• What business benefits will I gain? Investing is usually done for one of two reasons – to grow revenue or reduce costs. If you are adding new gas pumps or upgrading your brand image, you are likely expecting to gain gallons and increase inside sales. In addition to increased gas volumes, will your new pumps allow you to charge a higher price per gallon? Also consider what savings you will realize in reduced maintenance, not just during the warranty period but through the life of the equipment.
  • If you are thinking of selling your site in the coming years, what will the modern equipment, regulatory compliance and increased sales mean to your business valuation?

 

What could happen to create a different value for your investment?

  • With most investments, there is always the chance of an unexpected outcome. Some things that should be considered when making an equipment purchase and using financing are:
  • What could change outside of my control? For example, what impact would a new site across the road have; and how likely is that to happen? Is there technology that could make my investment less valuable?
  • Do you fully understand the terms of the purchase agreement? It is important to make sure that any agreement spells out all foreseeable costs related to installation, equipment commissioning, removal of old equipment, freight, taxes and any other costs.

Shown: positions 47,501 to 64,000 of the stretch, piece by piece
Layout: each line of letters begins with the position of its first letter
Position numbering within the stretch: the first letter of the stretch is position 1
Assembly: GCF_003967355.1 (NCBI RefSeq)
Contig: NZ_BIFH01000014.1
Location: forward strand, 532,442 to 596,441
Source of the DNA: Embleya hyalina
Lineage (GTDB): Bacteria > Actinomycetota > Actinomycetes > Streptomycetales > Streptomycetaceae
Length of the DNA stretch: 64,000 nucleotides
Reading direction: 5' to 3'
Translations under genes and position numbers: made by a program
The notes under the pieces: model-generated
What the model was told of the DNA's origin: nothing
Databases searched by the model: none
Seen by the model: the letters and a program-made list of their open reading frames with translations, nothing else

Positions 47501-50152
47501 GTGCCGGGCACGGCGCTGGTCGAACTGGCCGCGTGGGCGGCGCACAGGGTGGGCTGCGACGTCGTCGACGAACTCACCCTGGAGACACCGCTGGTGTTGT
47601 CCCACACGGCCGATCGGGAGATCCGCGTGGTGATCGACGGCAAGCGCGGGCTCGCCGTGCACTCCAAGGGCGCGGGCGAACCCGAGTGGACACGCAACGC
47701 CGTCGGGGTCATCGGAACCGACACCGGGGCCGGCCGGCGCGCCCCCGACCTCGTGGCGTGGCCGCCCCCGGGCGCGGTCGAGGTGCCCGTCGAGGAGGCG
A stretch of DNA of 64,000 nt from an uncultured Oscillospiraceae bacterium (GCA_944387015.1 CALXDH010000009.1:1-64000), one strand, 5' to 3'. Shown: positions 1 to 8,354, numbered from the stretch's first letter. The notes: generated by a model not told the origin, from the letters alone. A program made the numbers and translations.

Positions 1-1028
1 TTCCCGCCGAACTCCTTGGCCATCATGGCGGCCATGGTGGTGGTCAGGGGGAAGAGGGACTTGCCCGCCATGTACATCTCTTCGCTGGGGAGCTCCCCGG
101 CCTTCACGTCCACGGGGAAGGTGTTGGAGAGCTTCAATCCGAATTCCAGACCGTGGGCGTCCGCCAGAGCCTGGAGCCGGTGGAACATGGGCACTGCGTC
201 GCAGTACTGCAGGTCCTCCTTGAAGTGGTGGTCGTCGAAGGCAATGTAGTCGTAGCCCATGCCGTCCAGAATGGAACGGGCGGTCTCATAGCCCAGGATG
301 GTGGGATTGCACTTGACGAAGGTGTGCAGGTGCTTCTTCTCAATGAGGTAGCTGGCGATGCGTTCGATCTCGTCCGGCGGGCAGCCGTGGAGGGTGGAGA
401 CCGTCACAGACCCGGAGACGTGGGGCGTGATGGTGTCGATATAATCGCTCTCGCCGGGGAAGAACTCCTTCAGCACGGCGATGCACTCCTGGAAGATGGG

• What constitutes the equipment being fully installed and ready for service?
  • If you are financing your equipment, ensure that you receive clarity on all payments, including payments to commence the loan, any payments at the end of the loan, and any additional payments or costs. Confirm that the quoted interest rate is similar to the actual interest rate when all payments are considered.

Making an investment in capital equipment for your convenience store or fueling operation is a big decision. When making a large investment, the lowest cost is not always the cheapest cost, short or long term. It’s important that you do your homework in researching the track record of your equipment manufacturer, the authorized distributor and installer, and others that will help you invest in your business.

Richard Browne, vice president of Marketing, Patriot Capital
Richard’s experience includes working with Global and North American retailers to help grow their fueling and retail businesses.  Mr. Browne’s roles have involved payment and dispenser innovation and deployment in Europe, Asia and Canada.  Prior to joining Patriot Capital, he consulted with midsized high growth businesses as a partner with Chief Outsiders, was vice-president of Marketing with Gilbarco Veeder-Root and was a sales and marketing leader with Black & Decker and Stanley Works.